How Connected-Cars Could Cost You Your Privacy

Connected cars are poised to become one of the biggest changes in the driving experience since the invention of the automobile, and they could be on the road within a decade. They present many exciting opportunities, but also new threats to our privacy and security. In this post, we'll dive into exactly what lies behind the connected car concept and what it means for privacy.

Let's start with a primer on connected cars. The connected car is the ultimate goal of several different trends in the automobile industry, especially networking and self-driving cars. The connected car is a car that is increasingly connected to the Internet and, potentially, to the cars around it. The final form of the connected car is a fleet of automated cars that drive themselves and communicate wirelessly with each other to determine traffic patterns, removing the need for defensive driving courses or any human intervention at all. At an intermediate scale, connected cars are just cars like the ones we have today that make much greater use of the Internet. There is significant potential in better-streamed entertainment, improved connection to navigation software, and similar features.

The primary downside is the very thing that makes connected cars attractive: the Internet connection. Anyone who has paid attention to the headlines over the past few years has seen dozens of examples of companies of all sizes and all industries that have been hacked, causing the release of personal information and financial records. These hacks have generally resulted in decreased trust in the companies involved, which range from Target to Yahoo. The sheer number of companies that have announced hacks has made it hard to put much trust in data security, at least for companies that consumers interact with on a daily basis.

By definition connected cars are Internet-facing. A significant amount of web traffic will flow to and from connected cars, and that traffic has to be meaningful for it to be valuable. It is likely to include personal information as well as location data and possibly financial information. That alone will make it interesting to hackers. The potential benefits of hacking connected cars will be just as high as hacking a laptop, or even higher. For example, it would be possible to track a car's movements to identify when the owners tend to be away from home, so that the house is unguarded and an easier target for theft. That is an extreme example, but it is within the realm of possibility. Consider something as simple as renting a movie to stream: credit card information would have to flow over the connection. At least for now, early prototypes of connected cars have not included extensive data security. It is possible that the fact that the base is a moving car and the demands of creating a good streaming connection to that moving target will make it harder to encrypt and protect the data in the stream. If so, security will be a problem for years to come.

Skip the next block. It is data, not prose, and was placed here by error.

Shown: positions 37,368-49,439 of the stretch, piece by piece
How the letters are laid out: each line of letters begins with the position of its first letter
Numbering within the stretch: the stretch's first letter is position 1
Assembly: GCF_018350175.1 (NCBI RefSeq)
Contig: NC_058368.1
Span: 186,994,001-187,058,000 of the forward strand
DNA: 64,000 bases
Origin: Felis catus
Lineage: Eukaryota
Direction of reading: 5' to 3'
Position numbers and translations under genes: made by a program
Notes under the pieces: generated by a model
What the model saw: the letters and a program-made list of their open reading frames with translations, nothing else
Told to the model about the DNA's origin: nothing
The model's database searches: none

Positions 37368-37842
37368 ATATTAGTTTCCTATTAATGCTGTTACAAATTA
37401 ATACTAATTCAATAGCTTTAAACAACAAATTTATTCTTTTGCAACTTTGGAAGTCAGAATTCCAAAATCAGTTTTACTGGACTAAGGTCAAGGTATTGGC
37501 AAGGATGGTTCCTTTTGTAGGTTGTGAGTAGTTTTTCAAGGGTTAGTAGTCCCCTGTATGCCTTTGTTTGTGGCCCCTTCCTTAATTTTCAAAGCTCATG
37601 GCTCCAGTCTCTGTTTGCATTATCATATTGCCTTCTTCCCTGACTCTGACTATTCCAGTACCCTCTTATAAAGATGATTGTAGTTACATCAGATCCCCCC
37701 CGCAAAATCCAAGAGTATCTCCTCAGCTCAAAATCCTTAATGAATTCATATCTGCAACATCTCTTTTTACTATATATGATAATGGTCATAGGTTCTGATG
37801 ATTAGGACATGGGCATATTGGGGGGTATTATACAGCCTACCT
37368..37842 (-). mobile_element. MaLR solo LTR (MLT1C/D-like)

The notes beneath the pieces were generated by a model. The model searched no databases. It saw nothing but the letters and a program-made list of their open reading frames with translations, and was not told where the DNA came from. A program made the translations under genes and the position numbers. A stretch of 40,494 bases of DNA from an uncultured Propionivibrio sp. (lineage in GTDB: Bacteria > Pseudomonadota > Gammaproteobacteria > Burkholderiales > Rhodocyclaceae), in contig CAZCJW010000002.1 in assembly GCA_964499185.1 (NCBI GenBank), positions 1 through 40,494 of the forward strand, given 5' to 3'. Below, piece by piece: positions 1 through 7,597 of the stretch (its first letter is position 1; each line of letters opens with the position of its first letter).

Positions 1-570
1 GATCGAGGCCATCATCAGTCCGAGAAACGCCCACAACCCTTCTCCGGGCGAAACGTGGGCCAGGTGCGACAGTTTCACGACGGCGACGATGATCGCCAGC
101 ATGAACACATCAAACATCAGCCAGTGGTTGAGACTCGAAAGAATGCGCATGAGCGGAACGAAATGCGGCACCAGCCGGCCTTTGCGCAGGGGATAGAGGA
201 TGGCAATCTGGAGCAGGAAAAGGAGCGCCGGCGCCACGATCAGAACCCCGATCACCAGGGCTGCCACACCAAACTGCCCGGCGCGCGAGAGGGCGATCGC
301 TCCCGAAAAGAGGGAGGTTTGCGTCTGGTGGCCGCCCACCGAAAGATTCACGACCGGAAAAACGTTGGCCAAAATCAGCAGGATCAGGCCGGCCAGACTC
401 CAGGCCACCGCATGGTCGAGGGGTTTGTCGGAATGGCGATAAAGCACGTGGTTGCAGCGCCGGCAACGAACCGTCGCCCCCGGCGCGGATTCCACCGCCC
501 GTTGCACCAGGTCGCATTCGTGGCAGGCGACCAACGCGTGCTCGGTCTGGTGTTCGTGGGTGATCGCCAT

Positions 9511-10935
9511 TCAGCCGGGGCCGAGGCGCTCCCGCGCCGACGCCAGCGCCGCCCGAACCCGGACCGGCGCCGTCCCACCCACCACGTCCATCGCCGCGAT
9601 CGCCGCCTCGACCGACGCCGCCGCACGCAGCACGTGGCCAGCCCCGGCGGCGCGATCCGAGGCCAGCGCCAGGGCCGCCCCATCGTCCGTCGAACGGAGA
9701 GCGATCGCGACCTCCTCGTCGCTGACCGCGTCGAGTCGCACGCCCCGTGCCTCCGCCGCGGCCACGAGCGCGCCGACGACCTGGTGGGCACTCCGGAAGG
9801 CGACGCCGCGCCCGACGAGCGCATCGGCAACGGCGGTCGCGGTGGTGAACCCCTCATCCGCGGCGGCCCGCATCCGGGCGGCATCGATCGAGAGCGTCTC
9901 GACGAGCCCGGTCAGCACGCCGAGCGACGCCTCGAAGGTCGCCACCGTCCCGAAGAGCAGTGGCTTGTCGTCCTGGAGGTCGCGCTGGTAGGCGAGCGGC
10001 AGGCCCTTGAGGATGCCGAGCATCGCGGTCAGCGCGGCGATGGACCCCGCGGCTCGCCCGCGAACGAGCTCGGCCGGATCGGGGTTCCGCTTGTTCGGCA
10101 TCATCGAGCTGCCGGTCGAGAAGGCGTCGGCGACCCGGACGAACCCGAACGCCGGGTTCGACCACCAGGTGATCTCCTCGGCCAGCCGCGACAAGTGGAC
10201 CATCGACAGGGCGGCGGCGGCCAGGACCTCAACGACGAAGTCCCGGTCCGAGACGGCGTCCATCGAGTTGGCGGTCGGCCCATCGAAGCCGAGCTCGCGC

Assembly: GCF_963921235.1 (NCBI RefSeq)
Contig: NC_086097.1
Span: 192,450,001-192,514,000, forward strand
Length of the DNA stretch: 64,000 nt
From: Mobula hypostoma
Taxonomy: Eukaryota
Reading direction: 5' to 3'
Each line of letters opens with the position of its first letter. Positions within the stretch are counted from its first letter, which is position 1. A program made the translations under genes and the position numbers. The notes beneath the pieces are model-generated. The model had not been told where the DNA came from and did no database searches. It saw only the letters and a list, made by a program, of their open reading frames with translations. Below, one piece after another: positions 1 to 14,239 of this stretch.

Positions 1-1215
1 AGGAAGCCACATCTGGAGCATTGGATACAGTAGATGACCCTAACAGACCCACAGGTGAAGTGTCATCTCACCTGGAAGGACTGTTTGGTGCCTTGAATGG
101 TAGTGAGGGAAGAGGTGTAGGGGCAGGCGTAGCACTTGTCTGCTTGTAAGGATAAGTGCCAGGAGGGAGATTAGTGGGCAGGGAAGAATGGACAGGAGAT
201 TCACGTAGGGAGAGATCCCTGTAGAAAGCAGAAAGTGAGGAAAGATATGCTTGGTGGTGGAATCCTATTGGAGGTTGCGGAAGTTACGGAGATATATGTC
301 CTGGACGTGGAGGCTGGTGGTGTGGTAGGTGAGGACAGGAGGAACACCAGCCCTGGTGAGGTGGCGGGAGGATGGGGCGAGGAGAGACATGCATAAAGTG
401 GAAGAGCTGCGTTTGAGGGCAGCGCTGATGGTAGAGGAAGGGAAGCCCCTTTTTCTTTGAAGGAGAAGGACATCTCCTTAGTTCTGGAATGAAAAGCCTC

The most insidious and dramatic example of hacking a connected car is the threat that a hacker could actually gain control over the car's function. This is not entire impossible: researchers have already demonstrated the ability to break into a car's system remotely and issue it some commands. While this is unlikely to result in kidnappings and other sensational outcomes, it does open up the possibility that hackers could proactively dive into the car's onboard memory and search for valuable data instead of just waiting for something useful to pass through the stream. Even basic identifying information can be useful for identify theft, and it is hard to imagine that connected cars won't need to keep some of that data on hand.

The upside for connected cars is entrancing for many reasons. However, that does not mean that the road will be smooth. There are a lot of problems to work out along the way, and privacy is one of the more important ones. It has the potential to expose even more Americans to damaging hacks, expanding the scope of what is already a worsening problem. The auto industry needs to commit to a serious investment in information security.

Jeremy Sutter

Jeremy is a tech and business writer from Simi Valley, CA. He's worked for Adobe, Google, and himself. He lives for success stories, and hopes to be one someday.
About Jeremy Sutter

Jeremy is a tech and business writer from Simi Valley, CA. He's worked for Adobe, Google, and himself. He lives for success stories, and hopes to be one someday.

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